The connections between the disparate locations, myths, and traditions found in nineteenth-century American literature.
The historical turning points involved in the production of an American literary tradition.
The ways in which Dartmouth College participated in the creation of American literature.
What is the American Renaissance? How did Dartmouth help foster the formation of the American Renaissance and its reevaluation and reinvention in the twentieth? Why should we, as twenty-first century readers, concern ourselves with this literature?
Join a hybrid community of learners, both online and in residence at Dartmouth College, as we discover how to discern the historical turning points involved in the production and transmission of American Renaissance writings. We will conceptualize the role historical and affective turning points continue to play in the selection, interpretation and valuation of these writings.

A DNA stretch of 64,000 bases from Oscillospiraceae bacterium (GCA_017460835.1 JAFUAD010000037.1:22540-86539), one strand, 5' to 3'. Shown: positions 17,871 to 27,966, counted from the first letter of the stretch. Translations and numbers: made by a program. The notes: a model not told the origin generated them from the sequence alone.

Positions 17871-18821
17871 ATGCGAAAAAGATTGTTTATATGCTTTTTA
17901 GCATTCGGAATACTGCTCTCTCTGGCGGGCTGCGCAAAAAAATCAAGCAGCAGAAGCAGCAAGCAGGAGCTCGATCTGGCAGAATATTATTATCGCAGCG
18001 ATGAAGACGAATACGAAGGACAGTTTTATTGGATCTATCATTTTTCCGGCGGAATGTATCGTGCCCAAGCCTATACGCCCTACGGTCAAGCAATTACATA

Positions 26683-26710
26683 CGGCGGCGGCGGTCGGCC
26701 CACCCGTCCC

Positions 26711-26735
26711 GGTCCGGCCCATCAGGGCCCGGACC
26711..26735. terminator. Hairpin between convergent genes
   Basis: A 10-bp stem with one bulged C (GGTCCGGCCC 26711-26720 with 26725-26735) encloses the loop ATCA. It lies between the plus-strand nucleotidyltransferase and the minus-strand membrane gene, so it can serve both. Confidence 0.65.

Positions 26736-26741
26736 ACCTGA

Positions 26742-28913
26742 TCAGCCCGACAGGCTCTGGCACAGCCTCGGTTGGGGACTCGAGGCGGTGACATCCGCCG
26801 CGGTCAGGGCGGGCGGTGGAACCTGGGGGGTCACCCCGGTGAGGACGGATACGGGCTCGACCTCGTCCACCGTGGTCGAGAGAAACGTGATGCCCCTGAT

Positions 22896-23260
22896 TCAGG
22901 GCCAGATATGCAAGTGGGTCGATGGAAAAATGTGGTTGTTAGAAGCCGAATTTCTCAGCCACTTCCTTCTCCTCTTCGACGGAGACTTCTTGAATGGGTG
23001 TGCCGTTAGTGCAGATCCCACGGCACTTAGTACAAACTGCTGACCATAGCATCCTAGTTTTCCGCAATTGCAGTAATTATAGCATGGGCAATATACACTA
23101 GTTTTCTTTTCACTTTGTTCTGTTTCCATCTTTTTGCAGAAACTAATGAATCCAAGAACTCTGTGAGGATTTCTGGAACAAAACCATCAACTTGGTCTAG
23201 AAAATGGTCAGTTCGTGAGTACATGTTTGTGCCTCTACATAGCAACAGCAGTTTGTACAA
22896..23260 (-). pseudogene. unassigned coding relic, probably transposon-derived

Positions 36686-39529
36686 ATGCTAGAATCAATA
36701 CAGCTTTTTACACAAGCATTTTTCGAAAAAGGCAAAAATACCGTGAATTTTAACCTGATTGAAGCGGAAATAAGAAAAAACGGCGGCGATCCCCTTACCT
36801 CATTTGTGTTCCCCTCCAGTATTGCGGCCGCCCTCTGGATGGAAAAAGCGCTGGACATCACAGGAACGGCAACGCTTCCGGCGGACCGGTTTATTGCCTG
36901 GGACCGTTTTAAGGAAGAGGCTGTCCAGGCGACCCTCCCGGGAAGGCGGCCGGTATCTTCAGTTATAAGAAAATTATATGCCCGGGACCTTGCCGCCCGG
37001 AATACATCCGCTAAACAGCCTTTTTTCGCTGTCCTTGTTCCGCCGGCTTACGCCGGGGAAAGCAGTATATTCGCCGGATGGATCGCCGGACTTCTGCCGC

Together we will propose continuities and discontinuities between these historical literary works and the present. Along the way we will construct global and temporal mappings between a set of seemingly disparate locations, myths, and traditions.
Join us in a discussion of the work of Nathaniel Hawthorne, Harriet Beecher Stowe, Herman Melville, Frederick Douglass, Ralph Waldo Emerson, Walt Whitman, and Mark Twain as we explore literary, political and historical context, their desire to create a distinctively national literature, and the ongoing controversy over the local, national, and transnational significance of this literature.